By Michael Hurley, CBS Boston

BOSTON (CBS) — Everybody knows about the Boston bullpen’s struggles in the eighth inning this season. But on Tuesday night in the Bronx, with a chance to sew up a third straight division title, the bullpen couldn’t even get to the eighth inning. The problems surfaced an inning early.

It was in the seventh inning that Brandon Workman entered the game. To that point, the Yankees had mustered just two hits and four total base runners through six innings, on a night when Yankee Stadium was half-empty and the home team did not appear to have the necessary fight to really make a game of it. The Red Sox led 1-0, and even despite the known bullpen issues, it looked like it would be enough.

That was, so long as Brandon Workman didn’t enter the game and throw 11 out of 16 pitches for balls, thereby thrusting the Yankees right back into the game. As you surely know by know, that’s precisely what Workman did, giving way to Ryan Brasier, who promptly served up the meatball to end all meatballs (an 82 mph slider over the heart of the plate that didn’t really break at all, to be exact) that went for a three-run game-winning home run by Neil Walker. And that was that. Even a pair of dreadful fielding errors in the top of the ninth wasn’t enough to sink the Yankees on this night, as New York held on for a 3-2 win, in a game that had all the buzz of a mid-March meeting in Fort Myers.

After the loss, Alex Cora expressed great confidence in his bullpen for the umpteenth time this season. And that confidence hinges upon … the eventual return of the injured Matt Barnes.

“When we get everybody healthy, we should be fine,” Cora said. “As you guys know, Barnes is a big part of what we’re trying to do in the bullpen. That’s a guy we’ve relied on the whole season, and when we comes back, we know we’ve got Craig [Kimbrel], we’ve got Barnesy, we’ve got Ryan.”

Cora is obviously going to express confidence in his players whenever speaking publicly. It would do him no good to do otherwise. But Matt Barnes had a 9.64 ERA and 1.714 WHIP in 10 appearances in the month of August. He was having a solid season prior to August, but still, his eighth-inning ERA this year 4.11, and his WHIP has been 1.337. He’s been decent, but not nearly good enough for anyone to believe that his return from an injured hip will suddenly make Boston’s bullpen reliable.

Realistically, now, after seemingly everyone in the bullpen has gotten a crack at some high-leverage situations in recent weeks as part of a tryout of sorts for the eighth inning role, Cora really doesn’t have any more answers than he did at the start.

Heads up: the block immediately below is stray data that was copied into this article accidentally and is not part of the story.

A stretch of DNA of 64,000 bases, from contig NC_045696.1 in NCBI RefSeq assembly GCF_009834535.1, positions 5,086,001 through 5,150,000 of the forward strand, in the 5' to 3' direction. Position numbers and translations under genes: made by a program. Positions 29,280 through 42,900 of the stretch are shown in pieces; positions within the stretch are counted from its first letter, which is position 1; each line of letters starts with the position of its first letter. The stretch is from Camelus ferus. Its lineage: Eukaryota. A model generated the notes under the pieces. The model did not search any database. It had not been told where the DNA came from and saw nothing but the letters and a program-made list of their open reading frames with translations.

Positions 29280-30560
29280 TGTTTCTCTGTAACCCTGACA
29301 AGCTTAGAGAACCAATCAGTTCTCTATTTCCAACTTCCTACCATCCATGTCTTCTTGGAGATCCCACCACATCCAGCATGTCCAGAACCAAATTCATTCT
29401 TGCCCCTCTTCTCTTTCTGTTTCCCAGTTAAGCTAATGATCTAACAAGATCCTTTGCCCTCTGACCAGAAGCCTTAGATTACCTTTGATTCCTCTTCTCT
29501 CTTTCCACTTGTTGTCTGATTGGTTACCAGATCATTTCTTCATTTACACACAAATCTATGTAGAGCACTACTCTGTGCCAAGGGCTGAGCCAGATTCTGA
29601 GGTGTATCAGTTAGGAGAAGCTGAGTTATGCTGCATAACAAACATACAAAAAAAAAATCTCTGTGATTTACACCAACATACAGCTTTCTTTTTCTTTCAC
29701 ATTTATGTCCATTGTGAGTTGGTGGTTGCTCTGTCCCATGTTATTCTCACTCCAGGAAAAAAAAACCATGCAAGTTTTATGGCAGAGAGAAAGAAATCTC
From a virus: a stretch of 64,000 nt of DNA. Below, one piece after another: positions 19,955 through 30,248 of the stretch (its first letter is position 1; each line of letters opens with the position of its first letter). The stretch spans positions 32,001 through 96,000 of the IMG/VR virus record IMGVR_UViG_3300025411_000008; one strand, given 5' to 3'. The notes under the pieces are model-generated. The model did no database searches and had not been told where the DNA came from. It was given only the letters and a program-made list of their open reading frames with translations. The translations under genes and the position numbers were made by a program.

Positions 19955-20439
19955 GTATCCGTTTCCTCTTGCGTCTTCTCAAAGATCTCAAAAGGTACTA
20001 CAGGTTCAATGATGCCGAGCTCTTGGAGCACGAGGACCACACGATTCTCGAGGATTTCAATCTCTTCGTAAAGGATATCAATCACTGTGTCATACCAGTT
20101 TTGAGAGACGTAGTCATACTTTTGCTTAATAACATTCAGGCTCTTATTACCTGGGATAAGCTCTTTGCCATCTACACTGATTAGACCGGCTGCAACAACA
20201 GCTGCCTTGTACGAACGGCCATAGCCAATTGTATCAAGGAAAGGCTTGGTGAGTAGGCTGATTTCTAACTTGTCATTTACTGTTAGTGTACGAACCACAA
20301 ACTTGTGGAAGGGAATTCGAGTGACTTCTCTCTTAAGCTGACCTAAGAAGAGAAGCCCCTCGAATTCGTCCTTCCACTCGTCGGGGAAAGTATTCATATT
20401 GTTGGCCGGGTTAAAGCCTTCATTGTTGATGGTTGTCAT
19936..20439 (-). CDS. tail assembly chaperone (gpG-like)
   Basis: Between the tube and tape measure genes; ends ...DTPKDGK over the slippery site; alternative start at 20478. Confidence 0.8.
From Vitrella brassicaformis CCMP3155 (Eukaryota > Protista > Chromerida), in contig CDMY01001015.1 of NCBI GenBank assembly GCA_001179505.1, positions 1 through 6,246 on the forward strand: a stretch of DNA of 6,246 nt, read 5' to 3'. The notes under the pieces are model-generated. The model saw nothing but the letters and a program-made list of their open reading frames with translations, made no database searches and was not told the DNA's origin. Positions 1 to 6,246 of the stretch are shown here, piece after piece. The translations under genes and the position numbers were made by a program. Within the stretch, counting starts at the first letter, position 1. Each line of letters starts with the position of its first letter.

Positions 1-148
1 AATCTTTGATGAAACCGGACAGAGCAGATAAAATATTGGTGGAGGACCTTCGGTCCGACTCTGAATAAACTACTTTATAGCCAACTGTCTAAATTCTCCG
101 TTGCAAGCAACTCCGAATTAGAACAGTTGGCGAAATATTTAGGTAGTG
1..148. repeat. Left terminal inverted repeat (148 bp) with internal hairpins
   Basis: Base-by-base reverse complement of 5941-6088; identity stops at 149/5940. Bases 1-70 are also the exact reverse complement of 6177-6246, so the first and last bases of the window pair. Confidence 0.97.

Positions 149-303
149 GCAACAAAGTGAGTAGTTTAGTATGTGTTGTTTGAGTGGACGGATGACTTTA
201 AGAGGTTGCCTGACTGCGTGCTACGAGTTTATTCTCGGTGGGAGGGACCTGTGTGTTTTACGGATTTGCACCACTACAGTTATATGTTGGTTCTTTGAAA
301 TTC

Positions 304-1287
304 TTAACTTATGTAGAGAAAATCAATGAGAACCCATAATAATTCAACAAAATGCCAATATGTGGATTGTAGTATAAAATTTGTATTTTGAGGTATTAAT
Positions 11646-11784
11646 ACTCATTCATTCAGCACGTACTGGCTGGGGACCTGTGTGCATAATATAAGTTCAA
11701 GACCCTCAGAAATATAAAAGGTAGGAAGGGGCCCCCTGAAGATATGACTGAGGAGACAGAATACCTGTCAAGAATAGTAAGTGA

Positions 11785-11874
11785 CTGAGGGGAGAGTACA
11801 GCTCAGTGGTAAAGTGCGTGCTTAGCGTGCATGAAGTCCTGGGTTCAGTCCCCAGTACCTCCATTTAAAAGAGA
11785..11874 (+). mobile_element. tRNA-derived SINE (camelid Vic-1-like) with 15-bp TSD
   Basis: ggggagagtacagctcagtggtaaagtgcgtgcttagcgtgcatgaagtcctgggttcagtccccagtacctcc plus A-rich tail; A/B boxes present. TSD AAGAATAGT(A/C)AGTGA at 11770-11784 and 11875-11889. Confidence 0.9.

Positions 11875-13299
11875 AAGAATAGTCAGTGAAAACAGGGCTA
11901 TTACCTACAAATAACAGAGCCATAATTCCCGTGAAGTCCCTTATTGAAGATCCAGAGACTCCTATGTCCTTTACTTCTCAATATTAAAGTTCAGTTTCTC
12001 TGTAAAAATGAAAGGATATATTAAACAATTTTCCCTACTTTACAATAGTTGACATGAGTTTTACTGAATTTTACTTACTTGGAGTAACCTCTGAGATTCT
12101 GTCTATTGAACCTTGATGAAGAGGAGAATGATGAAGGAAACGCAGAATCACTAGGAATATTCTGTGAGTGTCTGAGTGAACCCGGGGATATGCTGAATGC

These numbers right here say all that needs to be said:

Kimbrel, for all of his post-All Star break struggles, only accounts for three of those blown saves. And he accounts for 11 of the saves.

But overall the bullpen — by the measure of winning and losing games they should be winning — has been the worst in the American League for two months.

As a result, when it’s finally time for the playoffs to begin, you’d be hard-pressed to reach any conclusion other than this one: In a one-run game in the eighth inning, Alex Cora is going to have to guess. And he’s going to have to hope he gets lucky.

After months and months (and months) of debate and analysis and discussions about who can fill the Red Sox’ eighth-inning role in games that matter, there’s not one answer. It’s just not there.

Joe Kelly seemed to lose the job first, with Heath Hembree and Barnes losing it next, followed by Brasier — who seemed like a really good choice for a while, perhaps right up until that 3-2 slider to Neil Walker. Steven Wright has technically gotten the job done of late, but he’s been unable to get through any of his last five relief appearances without walking at least one batter. Despite not allowing any runs, his WHIP has been 1.667 in those outings. The knuckleball and the word “reliability” don’t always go hand in hand, and Cora’s surely aware of that.

It’s possible that Tuesday’s starter — Nathan Eovaldi — ends up taking on the eighth-inning role if/when he’s moved to the bullpen in October. That’s a positive thought the day after Eovaldi’s six shining innings in New York, to be sure. And his 97 mph fastball seems to be fitting for a late-innings bullpen role. Yet one good night in the Bronx doesn’t erase Eovaldi’s performance in the month leading up to Tuesday: a 6.58 ERA and a flat 2.000 WHIP in 26 innings of work between Aug. 10 and Sept. 11. Eovaldi may make sense for the eighth-inning role … until he doesn’t.

Put it all together, and at this point of the year, with just a week-and-a-half left in the regular season, you may have your guy. Someone else may have another guy. Everyone may have a preference, a gut feeling, an inference, a premonition — whatever it may be. And Alex Cora may have his. That choice may be changing every 24 hours, though.

And when it comes to that moment — say, a pivotal ALDS Game 3, with the Red Sox leading 1-0 in the eighth inning at Yankee Stadium — and Cora has to make a choice, his only hope is to … hope. Perhaps he’ll guess right, but all he can do is guess. Right now, there’s no right answer.

You can email Michael Hurley or find him on Twitter @michaelFhurley.

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